This week, President Trump commemorated the courage of Rosa Parks, the Montgomery, Alabama seamstress who refused to give up her seat on a bus. In his latest address, the President expanded on the significance of her civil disobedience: “She defended the truth etched into our Declaration of Independence, that all of us, regardless of the color of our skin, are created equal by God.” Incidentally, both Trump and Parksreceived Ellis Island Awards in 1986 for their work helping inner city black youth.
I first learned about Rosa Parks in Second Grade. The actors dramatizing her story were black and white, but they interchanged the races of their roles by wearing a black or white scarf. It was an interesting interplay, demonstrating that the fight for civil rights belongs to everyone. In high school, I watched a one-woman show dramatizing that entire day. The actress played Rosa Parks’ coming home from work. She also played the racist bus driver telling her to give up her seat, then presented the aftermath of her arrest and the sensational fame that followed.
The basic details of that fateful day are well-known. December 1st, 1955, Parks was coming home from another long day at work. Alabama winters dip into the low 40s, so she took the bus. She was ready to get out of the cold and get home, as anyone would. Because of the racist Jim Crow laws, she sat down in the Colored Section of the bus after she bought her pass. Pretty soon, the entire “Whites Only” section filled up, yet more white passengers began boarding. The bus driver told Parks and three other black passengers to move to the back of the bus. While the others moved as ordered, she refused. Despite warnings from the bus driver that he would have her arrested, she said “No”. Police arrived, put her in handcuffs, and booked her. She was released on $100 bail.
Recently, I learned more pertinent details of that day and why Rosa Parks’ simple act of defiance brought down the established racist social order.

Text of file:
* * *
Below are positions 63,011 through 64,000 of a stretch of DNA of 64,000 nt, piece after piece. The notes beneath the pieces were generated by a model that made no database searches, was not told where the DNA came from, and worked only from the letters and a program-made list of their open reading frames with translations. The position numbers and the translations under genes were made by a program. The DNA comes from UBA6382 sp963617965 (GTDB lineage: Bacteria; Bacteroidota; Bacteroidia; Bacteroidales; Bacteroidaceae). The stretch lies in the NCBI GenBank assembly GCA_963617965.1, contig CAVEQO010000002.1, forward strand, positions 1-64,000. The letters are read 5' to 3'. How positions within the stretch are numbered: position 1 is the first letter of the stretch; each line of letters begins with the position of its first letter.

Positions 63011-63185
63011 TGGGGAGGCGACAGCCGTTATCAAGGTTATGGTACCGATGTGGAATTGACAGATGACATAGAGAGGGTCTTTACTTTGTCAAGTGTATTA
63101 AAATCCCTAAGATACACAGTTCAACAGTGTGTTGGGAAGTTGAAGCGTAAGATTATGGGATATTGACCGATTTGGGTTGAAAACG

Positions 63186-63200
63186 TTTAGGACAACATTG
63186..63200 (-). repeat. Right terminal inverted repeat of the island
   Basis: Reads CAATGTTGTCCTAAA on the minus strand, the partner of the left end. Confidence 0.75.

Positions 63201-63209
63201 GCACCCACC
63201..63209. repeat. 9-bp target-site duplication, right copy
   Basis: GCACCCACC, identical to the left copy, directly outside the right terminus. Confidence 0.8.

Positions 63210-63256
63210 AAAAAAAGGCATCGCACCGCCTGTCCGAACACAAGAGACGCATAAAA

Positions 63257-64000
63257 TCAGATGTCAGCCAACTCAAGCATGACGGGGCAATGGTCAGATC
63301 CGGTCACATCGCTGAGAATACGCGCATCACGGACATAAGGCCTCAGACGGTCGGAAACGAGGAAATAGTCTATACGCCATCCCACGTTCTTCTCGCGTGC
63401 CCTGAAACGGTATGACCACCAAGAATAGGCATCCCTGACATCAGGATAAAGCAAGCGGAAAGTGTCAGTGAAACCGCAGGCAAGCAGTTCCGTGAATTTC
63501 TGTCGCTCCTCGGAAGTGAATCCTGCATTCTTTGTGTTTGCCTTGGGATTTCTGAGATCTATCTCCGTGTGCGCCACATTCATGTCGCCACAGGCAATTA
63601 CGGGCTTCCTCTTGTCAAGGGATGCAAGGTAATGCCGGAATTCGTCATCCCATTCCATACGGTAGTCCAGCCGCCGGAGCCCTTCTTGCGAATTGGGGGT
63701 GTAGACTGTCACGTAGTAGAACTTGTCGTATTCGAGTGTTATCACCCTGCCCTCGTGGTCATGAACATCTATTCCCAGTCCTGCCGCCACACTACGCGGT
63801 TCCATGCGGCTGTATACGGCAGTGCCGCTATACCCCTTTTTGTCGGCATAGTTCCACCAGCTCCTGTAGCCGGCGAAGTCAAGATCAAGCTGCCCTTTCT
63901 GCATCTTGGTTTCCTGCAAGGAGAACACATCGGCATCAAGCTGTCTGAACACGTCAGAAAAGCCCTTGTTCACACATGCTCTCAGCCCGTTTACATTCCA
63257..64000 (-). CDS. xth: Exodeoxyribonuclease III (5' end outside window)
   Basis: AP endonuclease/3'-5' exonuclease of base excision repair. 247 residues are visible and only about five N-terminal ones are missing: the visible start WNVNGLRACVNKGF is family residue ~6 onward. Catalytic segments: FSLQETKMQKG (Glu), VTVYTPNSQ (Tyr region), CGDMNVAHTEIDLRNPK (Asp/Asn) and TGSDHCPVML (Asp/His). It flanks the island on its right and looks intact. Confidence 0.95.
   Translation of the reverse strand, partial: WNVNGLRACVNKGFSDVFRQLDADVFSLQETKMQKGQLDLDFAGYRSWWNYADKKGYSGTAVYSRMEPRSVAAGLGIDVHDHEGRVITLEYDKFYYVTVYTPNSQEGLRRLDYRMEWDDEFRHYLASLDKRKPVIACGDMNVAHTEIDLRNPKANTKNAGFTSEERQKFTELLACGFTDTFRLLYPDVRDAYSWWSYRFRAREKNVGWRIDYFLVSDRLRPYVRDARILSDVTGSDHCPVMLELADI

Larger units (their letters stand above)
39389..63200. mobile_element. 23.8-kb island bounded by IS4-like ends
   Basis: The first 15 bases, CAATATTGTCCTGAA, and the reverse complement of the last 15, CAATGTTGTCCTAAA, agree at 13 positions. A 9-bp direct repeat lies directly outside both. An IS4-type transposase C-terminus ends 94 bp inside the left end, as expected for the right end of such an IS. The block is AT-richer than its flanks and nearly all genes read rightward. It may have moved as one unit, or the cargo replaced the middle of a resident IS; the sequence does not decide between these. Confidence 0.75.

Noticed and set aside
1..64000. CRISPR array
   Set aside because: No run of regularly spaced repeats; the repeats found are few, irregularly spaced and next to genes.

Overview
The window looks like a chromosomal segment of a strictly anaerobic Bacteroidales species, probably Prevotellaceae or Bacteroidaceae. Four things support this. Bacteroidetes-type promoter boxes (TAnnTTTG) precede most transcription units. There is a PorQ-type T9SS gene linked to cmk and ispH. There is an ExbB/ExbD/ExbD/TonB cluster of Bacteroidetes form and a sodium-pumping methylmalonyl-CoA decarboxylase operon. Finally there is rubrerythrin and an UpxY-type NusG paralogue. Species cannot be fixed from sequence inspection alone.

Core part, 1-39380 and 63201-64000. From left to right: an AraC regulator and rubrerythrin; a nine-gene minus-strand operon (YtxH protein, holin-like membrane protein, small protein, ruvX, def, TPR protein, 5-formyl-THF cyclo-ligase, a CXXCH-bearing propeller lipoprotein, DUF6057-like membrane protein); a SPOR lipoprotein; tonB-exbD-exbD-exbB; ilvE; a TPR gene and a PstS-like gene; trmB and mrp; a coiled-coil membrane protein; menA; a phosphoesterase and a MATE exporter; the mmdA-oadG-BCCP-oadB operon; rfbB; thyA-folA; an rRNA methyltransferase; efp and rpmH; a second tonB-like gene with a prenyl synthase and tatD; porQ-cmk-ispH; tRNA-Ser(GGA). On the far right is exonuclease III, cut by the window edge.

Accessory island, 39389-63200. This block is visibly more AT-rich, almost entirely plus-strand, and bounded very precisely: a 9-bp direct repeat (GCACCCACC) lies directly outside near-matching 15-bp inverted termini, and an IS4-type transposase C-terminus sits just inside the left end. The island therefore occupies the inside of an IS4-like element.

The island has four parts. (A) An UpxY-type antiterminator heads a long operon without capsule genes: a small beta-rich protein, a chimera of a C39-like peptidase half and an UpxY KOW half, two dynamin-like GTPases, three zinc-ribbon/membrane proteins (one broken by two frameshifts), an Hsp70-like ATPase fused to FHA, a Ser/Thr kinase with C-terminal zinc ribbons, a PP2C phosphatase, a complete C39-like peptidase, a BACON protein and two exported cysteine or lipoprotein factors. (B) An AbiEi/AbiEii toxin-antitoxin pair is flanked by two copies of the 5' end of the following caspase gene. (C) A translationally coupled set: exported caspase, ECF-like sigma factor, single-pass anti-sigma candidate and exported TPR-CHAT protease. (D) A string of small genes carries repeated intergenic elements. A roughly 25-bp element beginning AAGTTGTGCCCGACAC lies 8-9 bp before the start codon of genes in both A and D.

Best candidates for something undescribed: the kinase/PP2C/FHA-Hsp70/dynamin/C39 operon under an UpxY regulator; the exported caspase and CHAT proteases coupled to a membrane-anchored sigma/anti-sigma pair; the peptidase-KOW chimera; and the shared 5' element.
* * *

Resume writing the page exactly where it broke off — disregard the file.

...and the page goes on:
Some people wrongly think that Parks was a lady just looking for a fight. In the past, Parks had grudgingly complied with Jim Crow laws, although one incident stuck out her in mind. In 1943, she paid her fare, then attempted to enter through the middle door outside, the common practice on segregated bus lines. Instead of waiting, the bus driver just drove off without her. She determined never to suffer that kind of outrage and humiliation, and further resolved to avoid that particular bus driver, James Blake. But without realizing it, her bus driver that day was the same bigoted bus driver who had left her stranded 12 years ago. There was no way that Blake would get away with dishonoring her a second time.
Many people believe that Parks decided on that December evening to resist the bus line’s Jim Crow ordinance. But, actually she had been waiting for the right moment to challenge the unjust law. In her own words, Parks was just “tired of giving in.”
What was she thinking about at that critical moment on the bus? What imposed on her specifically to stand firm and not give in? She thought of 14-yearold Emmett Till, the black boy brutally lynched earlier that year for whistling at a white woman. The bitter injustice of a young boy’s outrageous murder motivated her to take a stand.
Furthermore, Rosa Parks’ decision was not some “didn’t do nothing” act, for she suffered a great deal following her civil disobedience. She went to jail, faced a fine. Supporters filed a lawsuit on her behalf, which stalled in court. She would lose her job and receive death threats afterwards, even when she moved to Detroit. It cost her a great deal.
Another question arises: Many black activists before her had refused to give up their seats, yet nothing happened. Why was Parks’ refusal to give up her seat successful in fueling protest and ending the bus line segregation? Her actions captured the attention of the new, burgeoning national media, which repeatedly documented the excesses of liberal Democratic bigotry in the South. Because of her connections with fellow activists as the secretary of the Montgomery NAACP, outrage erupted immediately to organize a sustained and ultimately successful boycott.
What should we learn today from her fight against racism and government-sponsored bigotry? How all of us can fight back against a latent movement of resegregation on college campuses and liberal cities.
Charges of racism have turned into a militant excuse to shut down meaningful discussion on college campuses. Black activists have blocked white students from entering college dorms. A Professor Emeritus at UC Riverside chanted about “The Brown Race and the Brown Giant” taking over the United States. On the same campus, a Hispanic student stole a MAGA hat from a Trump supporter in the name of ending “genocide”. Whatever happened to “All men are created equal”? Racism is racism, no matter who perpetrates it or is victimized by it.
Let’s hope that Rosa Parks’ example will inspire people today to see everyone as created equal in the eyes of God. The fight for civil rights includes everyone. If necessary, more people will need to engage in civil disobedience, but always with the emphasis on“civil”.
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